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Should we be mindful of mindfulness?

Hannah Peck2 Jun 2015Inside Hub Ventures

Marmalade is a platform for social change events that took place in April this year. Not only was it amazing weather but it was a chance to get out of the office for some reflection time (my favourite!). There were a huge number of interesting talks on different social issues to choose from, ranging from food waste to housing to volunteer engagement.

On the Wednesday afternoon of Marmalade, a group of work colleagues were discussing which session we were interested in going to in the afternoon slot, before our train home. We landed on ‘Change the world or change your mind’. The tagline was something along the lines of ‘Why should we be telling people how to live, when we still haven’t figured it out’.

I loved how casual the session was. It was in a room with loads of art surrounding us and hanging from the ceiling. It set a great atmosphere for a relaxed and informal time. There were four incredibly inspirational speakers on the panel. They started off by introducing themselves, saying where they worked and how they had got there. They were asked questions such as ‘how do you avoid working in the fast lane?’, ‘how do you create an atmosphere of wellbeing in your organisation?’, and ‘how do you deal with conflict in your work?’ (in a workplace context; although one of them had worked in conflict zones all over the world!).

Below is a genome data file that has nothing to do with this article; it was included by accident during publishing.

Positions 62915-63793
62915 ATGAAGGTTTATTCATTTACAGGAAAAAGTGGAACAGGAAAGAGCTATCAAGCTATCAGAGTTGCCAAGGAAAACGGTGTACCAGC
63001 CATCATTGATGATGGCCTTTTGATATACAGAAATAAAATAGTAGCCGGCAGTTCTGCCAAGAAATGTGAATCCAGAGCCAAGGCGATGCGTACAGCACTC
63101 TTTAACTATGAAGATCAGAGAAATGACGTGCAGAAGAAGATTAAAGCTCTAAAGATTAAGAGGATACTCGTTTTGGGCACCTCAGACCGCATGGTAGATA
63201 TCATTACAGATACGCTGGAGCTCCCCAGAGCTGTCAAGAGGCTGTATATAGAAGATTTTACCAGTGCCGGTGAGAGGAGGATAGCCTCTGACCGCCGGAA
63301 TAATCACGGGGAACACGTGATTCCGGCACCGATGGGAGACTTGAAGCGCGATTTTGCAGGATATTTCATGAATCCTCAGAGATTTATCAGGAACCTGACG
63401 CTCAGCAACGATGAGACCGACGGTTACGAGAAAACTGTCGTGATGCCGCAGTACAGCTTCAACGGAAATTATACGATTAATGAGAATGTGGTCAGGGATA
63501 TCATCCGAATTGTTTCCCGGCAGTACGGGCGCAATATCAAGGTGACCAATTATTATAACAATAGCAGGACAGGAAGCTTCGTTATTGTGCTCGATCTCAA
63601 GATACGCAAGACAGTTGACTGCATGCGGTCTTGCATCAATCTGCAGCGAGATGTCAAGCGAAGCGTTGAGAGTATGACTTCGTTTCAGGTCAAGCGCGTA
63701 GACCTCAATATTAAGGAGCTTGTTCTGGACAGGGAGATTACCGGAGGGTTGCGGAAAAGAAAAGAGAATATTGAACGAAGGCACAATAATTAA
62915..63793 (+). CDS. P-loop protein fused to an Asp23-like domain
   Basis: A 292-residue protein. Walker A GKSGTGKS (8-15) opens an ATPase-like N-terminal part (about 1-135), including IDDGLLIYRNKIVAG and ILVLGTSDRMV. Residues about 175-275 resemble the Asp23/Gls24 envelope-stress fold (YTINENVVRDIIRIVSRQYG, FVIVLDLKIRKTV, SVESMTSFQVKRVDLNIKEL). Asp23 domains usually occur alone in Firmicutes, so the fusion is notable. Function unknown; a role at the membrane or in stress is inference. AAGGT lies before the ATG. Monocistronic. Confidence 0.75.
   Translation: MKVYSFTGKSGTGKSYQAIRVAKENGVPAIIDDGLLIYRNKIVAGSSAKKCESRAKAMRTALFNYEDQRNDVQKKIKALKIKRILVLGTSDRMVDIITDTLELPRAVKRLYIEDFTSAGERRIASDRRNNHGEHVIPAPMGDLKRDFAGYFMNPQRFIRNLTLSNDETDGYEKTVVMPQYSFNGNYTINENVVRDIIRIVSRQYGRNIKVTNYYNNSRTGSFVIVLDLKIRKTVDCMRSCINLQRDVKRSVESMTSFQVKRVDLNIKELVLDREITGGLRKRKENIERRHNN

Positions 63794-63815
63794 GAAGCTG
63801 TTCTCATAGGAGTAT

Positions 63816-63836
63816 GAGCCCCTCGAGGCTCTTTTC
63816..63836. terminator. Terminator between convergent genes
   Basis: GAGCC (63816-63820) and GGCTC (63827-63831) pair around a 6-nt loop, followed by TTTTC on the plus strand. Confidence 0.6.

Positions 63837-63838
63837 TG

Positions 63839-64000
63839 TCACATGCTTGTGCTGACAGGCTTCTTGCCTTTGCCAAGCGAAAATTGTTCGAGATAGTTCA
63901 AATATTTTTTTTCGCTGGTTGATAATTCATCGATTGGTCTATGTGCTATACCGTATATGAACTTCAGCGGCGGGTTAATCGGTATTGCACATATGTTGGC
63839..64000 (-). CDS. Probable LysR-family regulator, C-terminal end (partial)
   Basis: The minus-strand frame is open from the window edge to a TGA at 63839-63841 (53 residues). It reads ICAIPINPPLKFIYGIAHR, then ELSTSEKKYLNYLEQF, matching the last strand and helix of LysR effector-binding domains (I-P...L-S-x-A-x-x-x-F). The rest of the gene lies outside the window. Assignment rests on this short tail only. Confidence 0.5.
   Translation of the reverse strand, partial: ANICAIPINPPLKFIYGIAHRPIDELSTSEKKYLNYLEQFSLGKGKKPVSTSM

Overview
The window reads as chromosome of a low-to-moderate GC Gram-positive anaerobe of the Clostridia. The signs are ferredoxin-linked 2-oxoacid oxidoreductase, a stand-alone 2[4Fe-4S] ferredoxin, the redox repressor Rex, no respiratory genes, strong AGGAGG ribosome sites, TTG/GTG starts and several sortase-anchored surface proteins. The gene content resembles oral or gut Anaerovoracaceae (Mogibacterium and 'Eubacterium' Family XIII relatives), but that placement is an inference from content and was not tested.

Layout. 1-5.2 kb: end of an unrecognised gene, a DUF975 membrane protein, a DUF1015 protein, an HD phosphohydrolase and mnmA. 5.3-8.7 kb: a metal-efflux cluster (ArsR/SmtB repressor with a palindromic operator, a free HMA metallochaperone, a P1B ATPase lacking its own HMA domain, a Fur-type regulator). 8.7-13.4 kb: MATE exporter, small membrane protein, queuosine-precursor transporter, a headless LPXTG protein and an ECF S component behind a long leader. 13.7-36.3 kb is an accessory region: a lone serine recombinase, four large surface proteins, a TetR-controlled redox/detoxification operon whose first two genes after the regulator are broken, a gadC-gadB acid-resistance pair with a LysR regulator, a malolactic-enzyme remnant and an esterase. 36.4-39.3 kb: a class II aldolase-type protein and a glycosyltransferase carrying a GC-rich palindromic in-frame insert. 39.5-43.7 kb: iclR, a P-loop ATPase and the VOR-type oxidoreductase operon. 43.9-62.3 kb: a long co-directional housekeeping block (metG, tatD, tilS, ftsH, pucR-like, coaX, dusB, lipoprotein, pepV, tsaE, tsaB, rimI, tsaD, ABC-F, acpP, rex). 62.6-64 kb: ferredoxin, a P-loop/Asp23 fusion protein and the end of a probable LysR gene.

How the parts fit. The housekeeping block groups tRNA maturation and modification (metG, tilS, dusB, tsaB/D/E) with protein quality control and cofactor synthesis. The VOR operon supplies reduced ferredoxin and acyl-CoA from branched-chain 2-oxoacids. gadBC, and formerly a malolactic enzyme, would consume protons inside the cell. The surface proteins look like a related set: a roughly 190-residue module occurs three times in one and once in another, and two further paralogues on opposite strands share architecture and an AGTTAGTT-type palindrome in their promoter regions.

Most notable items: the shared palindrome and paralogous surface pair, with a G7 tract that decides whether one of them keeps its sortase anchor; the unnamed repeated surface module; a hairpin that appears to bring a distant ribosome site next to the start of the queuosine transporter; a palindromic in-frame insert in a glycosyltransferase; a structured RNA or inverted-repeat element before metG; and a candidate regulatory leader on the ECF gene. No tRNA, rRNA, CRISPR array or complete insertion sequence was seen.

The main focus of the session was mindfulness and how it can help people when they are working in such a busy and emotional environment. I find mindfulness an interesting topic as I am very interested in mental health and wellbeing. I am blessed to work in an organisation that really cares about its staff and is very open to allow people to express how they are feeling, whether that be tired, stressed or just a bit down. Having been in two jobs previously in the social impact sector, this is the first time I have heard mindfulness spoken about so regularly.

To me, mindfulness seems to be the buzzword of the moment. I have been in many training sessions where mindfulness is almost ‘preached’, as if it is the sole way to be happy and content. Whilst many other belief systems or practices claim to give you the truth about who you are might be approached with a pinch of salt, mindfulness seems to have slipped through the net. Mindfulness is usually received in a wholly trusting and positive way by everyone, even though many elements of mindfulness are similar to elements of a faith or worldview.

As someone with a faith, I sometimes feel quite sad that mindfulness is taken as the truth, and faith is discounted and not mentioned. For me, feeling content is all about giving everything over to God who carries my burdens for me. This gives me freedom to carry on with day to day life, knowing that my problems aren’t solely mine to deal with. I found the Marmalade session, although very interesting, hard to digest, as panel members spoke about mindfulness in a way as if to say ‘mindfulness IS the answer to our problems’.

Don’t get me wrong – I’m not against mindfulness or meditation. A lot of my friends practise it. I think that it’s great to spend some time reflecting and getting away from the noise of life. However, I do think that the way mindfulness is approached and talked about needs to be evaluated so as to not make the blanket assumption that everyone does, or should, approach wellbeing from a secular mindset.

Author: Hannah Peck

Hannah is Programmes Office for both Winchester Hub and Southampton Hub, working with and supporting students in both universities.